Missouri, One of Three States Where Texting and Driving Still Legal
Posted on February 12th, 2018 by Zane Cagle
Distracted Driver Crashes Occur Every Three Hours in Missouri
According to the Missouri State Highway Patrol, there is a distracted car crash in Missouri every three hours on average. From 2011 to 2015, the number of distracted driving crashes climbed from 1,858 to 2,612.
Missouri is one of three states that has not passed a ban on texting and driving. Forty-seven states have banned all texting and driving for all drivers except for Arizona, Montana and Missouri. In Missouri, drivers 21 and younger are banned from texting and driving; but it does not apply to drivers over 21. This 47 state ban includes DC, Guam, Virgin Islands and Puerto Rico. National Conference of State Legislatures
House Bill Died in the Senate in 2017
Missouri Representative Galen Higdon has tried to pass a distracting driving law in Jefferson City for several years. The last attempt died in the Senate. Higdon is going to attempt to bring the bill to the floor again this session.
Statistics are Overwhelming
Safety experts have so overwhelmingly agreed that texting and driving is so dangerous that 47 states have banned it. Safety Experts agree:
- The time it takes a driver to check a text, about 4 seconds is the time it takes a car to travel the length of a football field (at 60 mph)
- National Safety Council reports that about 1.6 million crashes occur each year due to distracting driving
- Nearly 330,000 injuries occur from these crashes
- One out of four crashes in the U.S. is caused by texting and driving
You May Get Ticketed in Some Areas of the State
Even though the State of Missouri has not passed a ban on texting and driving, some municipalities have taken action. Law enforcement have said that due to the age restriction in the Missouri law, it makes the law difficult to enforce. Some municipalities in the greater St. Louis area have banned all drivers from engaging in texting and driving. Manchester is one of those municipalities as well as St. Louis County and Florissant. St. John also passed similar ordinances to reduce the number of distracted drivers.
Everyone I know has had a scary experience with a distracted driver. You know exactly what I’m talking about—you’re calmly driving in your lane and glance over at the driver next to you only to see a light reflected on their face. It’s not the dashboard. Or, you’ve been behind someone in traffic and you can see they are texting or perhaps watching a video as they drive! They swerve into the next lane whether it is going the same direction or into oncoming traffic. It’s infuriating because you can see it coming and you just want to scream, “Pay attention!”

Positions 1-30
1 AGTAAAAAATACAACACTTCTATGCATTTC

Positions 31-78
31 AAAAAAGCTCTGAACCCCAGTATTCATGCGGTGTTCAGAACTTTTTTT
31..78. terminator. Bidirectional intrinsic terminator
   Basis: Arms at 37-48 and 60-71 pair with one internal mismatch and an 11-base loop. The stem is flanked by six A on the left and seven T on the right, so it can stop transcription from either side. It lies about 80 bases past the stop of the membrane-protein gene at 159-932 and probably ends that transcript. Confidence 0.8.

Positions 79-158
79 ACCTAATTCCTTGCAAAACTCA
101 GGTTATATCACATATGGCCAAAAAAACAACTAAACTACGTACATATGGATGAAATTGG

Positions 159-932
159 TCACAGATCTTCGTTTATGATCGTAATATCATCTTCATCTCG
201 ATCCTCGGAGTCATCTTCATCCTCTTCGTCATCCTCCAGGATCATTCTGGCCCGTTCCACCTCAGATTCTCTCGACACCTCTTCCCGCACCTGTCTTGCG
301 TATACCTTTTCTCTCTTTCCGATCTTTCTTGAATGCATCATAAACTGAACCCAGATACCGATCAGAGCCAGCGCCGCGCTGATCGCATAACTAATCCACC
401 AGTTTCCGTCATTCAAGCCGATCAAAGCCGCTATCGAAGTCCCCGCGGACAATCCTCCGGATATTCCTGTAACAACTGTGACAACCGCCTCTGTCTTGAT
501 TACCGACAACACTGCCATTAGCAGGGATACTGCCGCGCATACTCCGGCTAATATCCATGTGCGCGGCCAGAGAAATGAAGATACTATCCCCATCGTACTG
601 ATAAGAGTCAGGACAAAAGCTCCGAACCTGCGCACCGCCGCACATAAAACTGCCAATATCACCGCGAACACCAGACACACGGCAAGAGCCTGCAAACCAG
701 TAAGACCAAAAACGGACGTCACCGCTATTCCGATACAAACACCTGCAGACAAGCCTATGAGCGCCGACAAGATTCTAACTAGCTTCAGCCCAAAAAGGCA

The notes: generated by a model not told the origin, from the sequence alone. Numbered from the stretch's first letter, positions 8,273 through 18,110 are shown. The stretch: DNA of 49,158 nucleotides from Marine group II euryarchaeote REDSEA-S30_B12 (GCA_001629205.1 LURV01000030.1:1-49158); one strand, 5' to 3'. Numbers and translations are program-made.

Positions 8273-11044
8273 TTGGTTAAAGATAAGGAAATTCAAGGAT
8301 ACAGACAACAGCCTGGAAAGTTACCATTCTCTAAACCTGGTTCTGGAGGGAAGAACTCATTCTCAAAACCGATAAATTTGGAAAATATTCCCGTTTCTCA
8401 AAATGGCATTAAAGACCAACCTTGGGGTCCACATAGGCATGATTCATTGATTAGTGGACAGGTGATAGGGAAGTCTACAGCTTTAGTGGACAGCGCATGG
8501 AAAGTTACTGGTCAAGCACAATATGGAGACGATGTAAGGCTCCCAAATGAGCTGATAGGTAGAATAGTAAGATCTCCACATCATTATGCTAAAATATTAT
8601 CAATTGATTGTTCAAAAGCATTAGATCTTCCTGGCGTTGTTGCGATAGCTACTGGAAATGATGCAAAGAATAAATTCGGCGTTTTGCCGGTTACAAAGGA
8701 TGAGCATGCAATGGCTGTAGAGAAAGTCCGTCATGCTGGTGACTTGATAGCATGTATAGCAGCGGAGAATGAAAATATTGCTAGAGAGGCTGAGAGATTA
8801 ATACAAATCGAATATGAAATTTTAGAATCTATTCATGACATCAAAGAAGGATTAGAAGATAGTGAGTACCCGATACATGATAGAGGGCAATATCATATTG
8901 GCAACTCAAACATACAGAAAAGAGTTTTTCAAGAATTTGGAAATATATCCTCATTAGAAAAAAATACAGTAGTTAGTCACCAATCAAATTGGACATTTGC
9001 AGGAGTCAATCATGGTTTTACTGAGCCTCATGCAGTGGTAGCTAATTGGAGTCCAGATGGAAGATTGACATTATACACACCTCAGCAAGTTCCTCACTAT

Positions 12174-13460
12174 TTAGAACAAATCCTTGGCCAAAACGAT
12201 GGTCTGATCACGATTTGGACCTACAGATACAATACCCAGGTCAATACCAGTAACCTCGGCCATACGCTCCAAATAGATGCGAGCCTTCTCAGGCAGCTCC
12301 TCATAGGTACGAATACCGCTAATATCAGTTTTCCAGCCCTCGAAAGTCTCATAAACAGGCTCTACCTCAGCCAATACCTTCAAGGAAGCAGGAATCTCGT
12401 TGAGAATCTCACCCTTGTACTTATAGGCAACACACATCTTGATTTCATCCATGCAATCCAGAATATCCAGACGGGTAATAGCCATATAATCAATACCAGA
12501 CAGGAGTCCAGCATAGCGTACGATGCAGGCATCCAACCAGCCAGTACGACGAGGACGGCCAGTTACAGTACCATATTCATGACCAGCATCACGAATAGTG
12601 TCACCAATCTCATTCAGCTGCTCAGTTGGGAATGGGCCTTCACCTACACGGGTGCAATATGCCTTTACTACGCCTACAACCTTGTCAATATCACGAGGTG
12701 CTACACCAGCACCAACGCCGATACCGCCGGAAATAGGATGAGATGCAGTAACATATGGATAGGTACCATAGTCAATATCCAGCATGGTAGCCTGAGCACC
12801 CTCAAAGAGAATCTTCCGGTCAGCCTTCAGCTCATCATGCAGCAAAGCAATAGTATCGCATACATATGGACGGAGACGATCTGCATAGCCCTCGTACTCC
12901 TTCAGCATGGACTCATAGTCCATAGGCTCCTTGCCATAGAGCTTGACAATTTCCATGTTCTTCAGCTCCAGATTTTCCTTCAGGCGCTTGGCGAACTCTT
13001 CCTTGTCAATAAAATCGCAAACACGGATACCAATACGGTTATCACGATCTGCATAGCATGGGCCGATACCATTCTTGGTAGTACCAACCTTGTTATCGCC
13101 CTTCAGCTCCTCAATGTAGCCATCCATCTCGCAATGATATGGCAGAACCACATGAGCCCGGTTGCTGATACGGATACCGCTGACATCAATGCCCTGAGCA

Watching someone text and drive has become infuriating to all of us. I know people try various tactics to get others to stop, but honking or yelling at others can fuel road rage. I don’t advocate that anyone get involved in a conflict on the roadway. But, wouldn’t it be nice if there were some consequences for these unsafe drivers through tickets?
Manchester Missouri Mayor Signs Ordinance to Ban All Texting and Driving, 12/18/16, Zane T. Cagle www.allinjuryattorney.com
Texting/Distracted Driving is the Most Common Cause of Motor Vehicle Collisions
Often time people are pretty sure that someone else was texting or not paying attention which led to a crash. Sometimes it is difficult to prove that someone was actually “texting” and driving. “Inattentive Driving” is an all-encompassing term that refers to any behavior that involves the driver taking their eyes off of the roadway. We all know this is called not paying attention. It’s one thing if you hit your own mailbox because you are not paying attention and quite another when you hit someone else.
Failing to be attentive is the number one cause of crashes, especially rear-end collisions. But, distracted driving can occur at anytime on the roadway. The most you can do is be responsible for your own driving. Make sure you are not driving distracted which includes: texting, operating any kind of social media, eating, putting on makeup and turning around in the car to deal with an object or person in the back seat. If you are behind the wheel, you should be looking at the road.
If you’ve been injured due to another driver being inattentive, you will need legal assistance. In addition to being irritated, you have medical bills that have to be addressed. Serious injuries and fatalities can occur in any distracted driving crash. In fact, it is more common than driving under the influence of alcohol. Often when a crash occurs where the other driver is distracted, you are mad. Rightfully so, but you should call an attorney to help you with your claim. Being “mad” is no state of mind to be in when you call an adjuster.